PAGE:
"SMS Texts on Corruption Help Ugandan Voters Hold Elected Councillors Accountable at the Polls" with Mark T. Buntaine, Ryan Jablonski, and Dan L. Nielson. Proceedings of the National Academy of Sciences (2018).

"Making Local Government Work Better: How local and internationally sponsored institutions interact to influence performance in Bosnia-Herzegovina" with Mirna Jusi?. Governance 31 (2018): 665–682.

"Public Scepticism of Civil Society Organizations:  norms, citizen priorities, and local groups in post-socialist Serbia" with Sla?ana Dankovi?. East European Politics 33, no. 2 (2017): 210–232.

"Local governance in Bosnia: addressing both ethno-nationally and locally defined interests?" In Yana Hashamova and Theodora Dragostinova, eds., Beyond Mosque, Church, and State: Alternative Narratives of the Nation. Budapest: Central European University Press, 2016. 287–311.

"Explaining the Varying Impact of International Aid for Local Democratic Governance in Bosnia-Herzegovina." Problems of Post-Communism 59, no. 1 (2012): 30–43.

"Assessing International Efforts to Promote Good Local Governance in the Western Balkans." Democratization 17 (2010): 1021–1046.

"Back from the Brink: Explaining political moderation after inter-ethnic violence in the Balkans." Europe-Asia Studies 61, no. 4 (2009): 565–591.

"What is to Be Done? Succession from the League of Communists of Croatia" with Mark Baskin. In Communist and Post-Communist Studies, Special Issue on Comparative Perspectives on Communist Party Successor Parties of Central and Eastern Europe, 41/2 (2008): 1–20.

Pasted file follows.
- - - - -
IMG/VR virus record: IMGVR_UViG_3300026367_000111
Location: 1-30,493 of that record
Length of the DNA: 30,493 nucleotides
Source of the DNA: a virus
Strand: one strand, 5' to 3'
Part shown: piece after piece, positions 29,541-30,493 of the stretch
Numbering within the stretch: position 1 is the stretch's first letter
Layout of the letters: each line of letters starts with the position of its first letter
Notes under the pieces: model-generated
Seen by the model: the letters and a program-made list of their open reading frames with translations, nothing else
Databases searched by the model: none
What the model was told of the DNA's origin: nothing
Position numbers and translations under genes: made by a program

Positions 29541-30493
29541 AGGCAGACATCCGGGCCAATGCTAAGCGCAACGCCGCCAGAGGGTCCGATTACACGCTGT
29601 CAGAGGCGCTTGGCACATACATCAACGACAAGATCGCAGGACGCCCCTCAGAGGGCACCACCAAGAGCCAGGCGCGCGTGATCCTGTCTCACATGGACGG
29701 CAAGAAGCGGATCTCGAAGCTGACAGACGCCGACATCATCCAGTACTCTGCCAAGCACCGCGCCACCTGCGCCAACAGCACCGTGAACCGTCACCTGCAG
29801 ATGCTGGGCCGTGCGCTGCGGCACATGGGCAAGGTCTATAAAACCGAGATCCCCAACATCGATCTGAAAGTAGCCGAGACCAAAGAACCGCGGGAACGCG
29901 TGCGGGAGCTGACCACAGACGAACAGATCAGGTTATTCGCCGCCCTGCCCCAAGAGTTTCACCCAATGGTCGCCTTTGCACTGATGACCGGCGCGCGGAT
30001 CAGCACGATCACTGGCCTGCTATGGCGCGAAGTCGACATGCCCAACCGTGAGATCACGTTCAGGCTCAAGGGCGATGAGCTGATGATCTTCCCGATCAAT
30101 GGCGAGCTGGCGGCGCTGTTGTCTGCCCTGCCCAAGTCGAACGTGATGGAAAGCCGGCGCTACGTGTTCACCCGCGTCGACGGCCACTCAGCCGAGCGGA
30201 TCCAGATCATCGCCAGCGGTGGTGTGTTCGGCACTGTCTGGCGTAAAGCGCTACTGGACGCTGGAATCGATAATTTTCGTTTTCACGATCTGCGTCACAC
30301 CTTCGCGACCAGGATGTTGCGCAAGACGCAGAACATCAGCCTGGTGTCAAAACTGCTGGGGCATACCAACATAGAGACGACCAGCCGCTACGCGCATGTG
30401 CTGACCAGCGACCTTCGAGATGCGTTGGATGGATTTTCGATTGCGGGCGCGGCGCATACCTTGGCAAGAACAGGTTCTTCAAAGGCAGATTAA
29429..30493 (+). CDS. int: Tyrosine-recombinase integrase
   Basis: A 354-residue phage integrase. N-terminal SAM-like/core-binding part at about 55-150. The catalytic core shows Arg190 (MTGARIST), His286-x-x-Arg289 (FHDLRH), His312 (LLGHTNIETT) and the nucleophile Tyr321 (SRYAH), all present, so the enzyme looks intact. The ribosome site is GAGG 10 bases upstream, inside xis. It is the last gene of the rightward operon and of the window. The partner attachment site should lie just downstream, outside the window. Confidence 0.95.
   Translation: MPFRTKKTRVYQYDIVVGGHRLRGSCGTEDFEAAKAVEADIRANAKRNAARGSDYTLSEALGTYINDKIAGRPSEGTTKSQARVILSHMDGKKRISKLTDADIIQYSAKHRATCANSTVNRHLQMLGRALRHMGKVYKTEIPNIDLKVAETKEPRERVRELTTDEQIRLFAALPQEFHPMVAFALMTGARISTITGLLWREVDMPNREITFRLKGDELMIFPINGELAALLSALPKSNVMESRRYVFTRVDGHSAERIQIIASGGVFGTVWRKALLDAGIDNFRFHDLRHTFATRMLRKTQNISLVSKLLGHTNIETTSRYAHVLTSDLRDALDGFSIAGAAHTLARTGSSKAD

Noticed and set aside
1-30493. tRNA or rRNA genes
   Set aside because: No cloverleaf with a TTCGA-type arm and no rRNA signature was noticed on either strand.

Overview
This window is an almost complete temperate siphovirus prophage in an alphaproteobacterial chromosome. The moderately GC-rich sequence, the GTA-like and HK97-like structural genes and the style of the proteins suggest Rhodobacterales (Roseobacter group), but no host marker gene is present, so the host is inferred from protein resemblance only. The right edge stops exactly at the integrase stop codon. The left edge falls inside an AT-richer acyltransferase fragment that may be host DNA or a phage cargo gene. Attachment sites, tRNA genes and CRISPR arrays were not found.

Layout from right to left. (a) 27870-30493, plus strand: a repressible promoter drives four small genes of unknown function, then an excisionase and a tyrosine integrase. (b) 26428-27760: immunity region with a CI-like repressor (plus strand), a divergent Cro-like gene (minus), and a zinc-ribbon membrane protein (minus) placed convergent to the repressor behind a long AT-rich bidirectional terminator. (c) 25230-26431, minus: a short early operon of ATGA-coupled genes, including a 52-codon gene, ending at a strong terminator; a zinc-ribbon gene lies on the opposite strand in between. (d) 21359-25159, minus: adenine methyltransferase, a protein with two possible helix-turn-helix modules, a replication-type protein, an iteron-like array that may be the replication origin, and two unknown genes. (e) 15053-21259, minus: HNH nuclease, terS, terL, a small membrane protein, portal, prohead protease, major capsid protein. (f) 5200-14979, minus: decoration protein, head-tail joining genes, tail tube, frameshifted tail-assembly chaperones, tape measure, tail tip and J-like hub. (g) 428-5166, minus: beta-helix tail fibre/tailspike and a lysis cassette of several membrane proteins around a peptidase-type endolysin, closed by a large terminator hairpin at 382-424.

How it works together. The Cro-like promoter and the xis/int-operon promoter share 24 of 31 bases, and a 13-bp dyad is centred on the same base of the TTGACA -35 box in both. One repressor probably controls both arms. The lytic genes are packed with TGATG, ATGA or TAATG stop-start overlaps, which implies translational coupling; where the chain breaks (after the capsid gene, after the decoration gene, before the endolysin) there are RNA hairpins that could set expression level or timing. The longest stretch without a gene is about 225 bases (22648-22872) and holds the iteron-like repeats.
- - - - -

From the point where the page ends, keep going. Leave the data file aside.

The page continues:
"Generating Bridging Social Capital in the Balkans" in Ethnic and Racial Studies. 29/1 (2006).


GOVT 150: War and Peace in the Balkans 

GOVT 335: Politics of Central Europe

Govt 333: The Bosnia Project (international community-engagement course) (COLL 300)

Govt 203: Introduction to Comparative Politics

Govt 334: Russian/Post-Soviet Politics

Govt 403: Sources of and Remedies for Conflict in Eurasia

Fellowships and Grants

Recent fellowships include: 

Poland’s National Science Centre, Harmonia 10, grant for “21st Century Civil Society in Central and Eastern Europe: 30 Years After” foreign partner with Dorota Pietrzyk-Reeves, Patrice McMahon, and Lisa M. Sundstrom.

Evidence in Governance and Politics regranting initiative for “Repairing Information Underload: The Effects on Vote Choice of Information Regarding Politician Performance,” 2015, with Mark Buntaine, Sarah Bush, Ryan Jablonski, and Dan Nielson.

Charles Center, College of William and Mary, “Funding for courses with significant off-campus components,” spring 2016 for The Bosnia Project course.

Weingartner Associate Professor of International Studies, August 2011-May 2013

Fellowships supporting earlier research include those from the International Research and Exchanges Board (2007-8), the National Council of Eurasian and East European Research (2009-11, 2006), the Woodrow Wilson Center (2005), the US Institute of Peace (2000), the Social Science Research Council (1999), and Fulbright-Hays (1999).